Can a business owner set up a Uni-K for the 2017 tax year, even if he makes his 2016 SEP contribution during 2017?

Absolutely. This scenario makes for a great Uni-K prospect. A business owner makes his 2016 SEP contribution (by the business owner's tax filing deadline plus extensions) and establishes a Uni-K for 2017 and then, if he chooses, he can roll over the SEP assets into the Uni-K.

If the business owner had adopted a model SEP (e.g. IRS Form 5305-SEP), she would not be able to fund the Uni-K for 2017, as this plan type does not permit funding to another plan in the same tax year. And of course, once the business owner is eligible to establish a Uni-K, she can roll the SEP into it and consolidate assets.

Bankruptcy

Are a business owner's Uni-K assets protected from creditors if he declares bankruptcy?

It depends. Qualified plans-including 401(k), profit sharing and money purchase plans--that cover employees are subject to ERISA, which protects plan assets from creditors.

 

If a qualified plan covers only participants who are owners (and their spouses) the plan is not given ERISA protection. Instead the plan would be subject to state law. In many cases the courts have concluded that plan assets are exempt from creditors provided that the IRS has not disqualified the plan. And, the courts have taken it one step further and concluded that they do not have to step into the shoes of the IRS to make this determination.If the business owner had adopted a model SEP (e.g. IRS Form 5305-SEP), she would not be able to fund the Uni-K for 2016, as this plan type does not permit funding to another plan in the same tax year. And of course, once the business owner is eligible to establish a Uni-K, she can roll the SEP into it and consolidate assets.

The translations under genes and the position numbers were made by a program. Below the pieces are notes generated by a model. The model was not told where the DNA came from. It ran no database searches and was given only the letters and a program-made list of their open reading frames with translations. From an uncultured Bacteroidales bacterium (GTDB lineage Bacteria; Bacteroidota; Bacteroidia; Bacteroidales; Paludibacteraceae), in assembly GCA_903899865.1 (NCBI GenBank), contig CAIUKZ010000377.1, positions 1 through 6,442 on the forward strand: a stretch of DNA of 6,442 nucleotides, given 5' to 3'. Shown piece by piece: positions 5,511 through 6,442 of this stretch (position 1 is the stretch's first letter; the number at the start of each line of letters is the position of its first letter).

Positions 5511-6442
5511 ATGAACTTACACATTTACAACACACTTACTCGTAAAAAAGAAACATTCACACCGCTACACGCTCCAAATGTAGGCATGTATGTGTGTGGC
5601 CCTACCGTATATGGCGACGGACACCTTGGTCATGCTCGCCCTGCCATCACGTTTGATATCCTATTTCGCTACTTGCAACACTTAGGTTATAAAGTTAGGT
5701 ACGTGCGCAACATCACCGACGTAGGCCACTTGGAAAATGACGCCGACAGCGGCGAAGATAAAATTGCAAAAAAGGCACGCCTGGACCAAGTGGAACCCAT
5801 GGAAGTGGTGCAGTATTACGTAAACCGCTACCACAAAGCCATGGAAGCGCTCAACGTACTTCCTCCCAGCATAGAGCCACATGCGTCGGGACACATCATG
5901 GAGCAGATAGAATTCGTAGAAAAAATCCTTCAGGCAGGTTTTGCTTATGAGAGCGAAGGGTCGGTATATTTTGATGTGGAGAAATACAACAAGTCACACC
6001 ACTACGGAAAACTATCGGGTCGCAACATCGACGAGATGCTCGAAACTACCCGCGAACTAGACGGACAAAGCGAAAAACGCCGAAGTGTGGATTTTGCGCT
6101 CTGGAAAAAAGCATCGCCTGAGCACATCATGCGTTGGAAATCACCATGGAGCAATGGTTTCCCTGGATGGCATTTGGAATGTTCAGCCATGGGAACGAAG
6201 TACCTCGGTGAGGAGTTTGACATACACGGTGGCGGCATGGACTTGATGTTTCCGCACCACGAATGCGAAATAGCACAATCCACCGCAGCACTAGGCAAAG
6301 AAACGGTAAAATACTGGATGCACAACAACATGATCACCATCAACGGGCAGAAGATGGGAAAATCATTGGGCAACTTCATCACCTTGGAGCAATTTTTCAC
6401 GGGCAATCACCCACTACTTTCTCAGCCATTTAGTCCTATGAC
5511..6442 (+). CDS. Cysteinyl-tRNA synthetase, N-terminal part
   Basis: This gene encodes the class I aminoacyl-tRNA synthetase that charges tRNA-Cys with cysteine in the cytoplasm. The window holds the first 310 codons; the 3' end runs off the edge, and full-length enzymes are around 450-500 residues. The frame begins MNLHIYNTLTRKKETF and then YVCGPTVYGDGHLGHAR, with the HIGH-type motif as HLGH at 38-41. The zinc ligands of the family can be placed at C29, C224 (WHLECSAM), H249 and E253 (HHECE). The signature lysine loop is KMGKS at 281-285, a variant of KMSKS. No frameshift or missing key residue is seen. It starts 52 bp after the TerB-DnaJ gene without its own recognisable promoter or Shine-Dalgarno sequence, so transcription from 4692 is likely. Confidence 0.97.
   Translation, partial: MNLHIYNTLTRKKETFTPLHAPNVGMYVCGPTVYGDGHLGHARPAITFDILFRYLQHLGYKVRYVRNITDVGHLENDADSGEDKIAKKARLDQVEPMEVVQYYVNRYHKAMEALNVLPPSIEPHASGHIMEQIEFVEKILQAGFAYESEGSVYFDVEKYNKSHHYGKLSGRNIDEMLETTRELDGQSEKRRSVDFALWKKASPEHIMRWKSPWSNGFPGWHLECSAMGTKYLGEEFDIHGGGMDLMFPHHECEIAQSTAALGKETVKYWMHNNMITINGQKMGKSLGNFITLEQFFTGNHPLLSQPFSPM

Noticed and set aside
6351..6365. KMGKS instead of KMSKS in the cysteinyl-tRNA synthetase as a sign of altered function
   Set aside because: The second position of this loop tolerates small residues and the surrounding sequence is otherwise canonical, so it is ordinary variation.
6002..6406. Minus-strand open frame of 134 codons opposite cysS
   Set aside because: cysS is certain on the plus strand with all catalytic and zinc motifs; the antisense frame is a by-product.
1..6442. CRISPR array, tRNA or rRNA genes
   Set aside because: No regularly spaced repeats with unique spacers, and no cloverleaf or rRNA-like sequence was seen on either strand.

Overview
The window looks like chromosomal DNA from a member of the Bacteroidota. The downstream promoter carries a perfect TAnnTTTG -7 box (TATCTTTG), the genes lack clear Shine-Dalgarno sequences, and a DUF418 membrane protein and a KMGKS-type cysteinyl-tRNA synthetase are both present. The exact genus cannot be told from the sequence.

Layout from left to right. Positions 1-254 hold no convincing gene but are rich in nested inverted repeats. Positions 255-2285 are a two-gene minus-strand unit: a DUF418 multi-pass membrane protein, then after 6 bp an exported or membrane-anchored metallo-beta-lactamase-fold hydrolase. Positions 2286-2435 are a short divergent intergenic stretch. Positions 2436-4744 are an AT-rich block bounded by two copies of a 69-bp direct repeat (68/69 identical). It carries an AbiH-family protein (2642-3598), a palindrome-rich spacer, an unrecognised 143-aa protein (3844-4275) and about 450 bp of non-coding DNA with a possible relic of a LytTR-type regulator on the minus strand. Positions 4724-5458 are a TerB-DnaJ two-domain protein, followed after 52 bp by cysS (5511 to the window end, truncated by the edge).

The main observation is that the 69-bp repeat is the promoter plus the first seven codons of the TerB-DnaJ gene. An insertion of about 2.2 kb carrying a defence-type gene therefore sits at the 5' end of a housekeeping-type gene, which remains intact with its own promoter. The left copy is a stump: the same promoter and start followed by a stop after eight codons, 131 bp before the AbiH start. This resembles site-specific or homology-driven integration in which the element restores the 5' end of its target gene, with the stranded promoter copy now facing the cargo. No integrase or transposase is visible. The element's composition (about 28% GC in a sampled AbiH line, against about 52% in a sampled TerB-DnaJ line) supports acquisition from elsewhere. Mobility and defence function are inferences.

Fiduciary Bond

Is a fiduciary bond required for Uni-K?

If a qualified plan covers only the owner (i.e., sole proprietor), or the owner and the owner's spouse, the qualified retirement plan is not subject to the bonding requirements. Furthermore, if a partnership's qualified retirement plan covers only partners (or partners and their spouses), the qualified retirement plan is not subject to the bonding requirements [DOL Reg § 2510.3-3].

 

Therefore, since Uni-K participants are only owners and their spouses, bonding is not required.

New Plan Tax Credit

Can a business owner who adopts a Uni-K take advantage of the new plan tax credit?

The maximum credit is up to 50% of the first $1,000 in plan expenses. So the maximum credit would be $500 per year for the first three years.

 

It is available to businesses that have not maintained any retirement plan during the past 3 years and have no more than 100 employees who received $5,000 or more in compensation during the preceding year. The other key eligibility feature is that the plan must cover at least one non-highly compensated employee.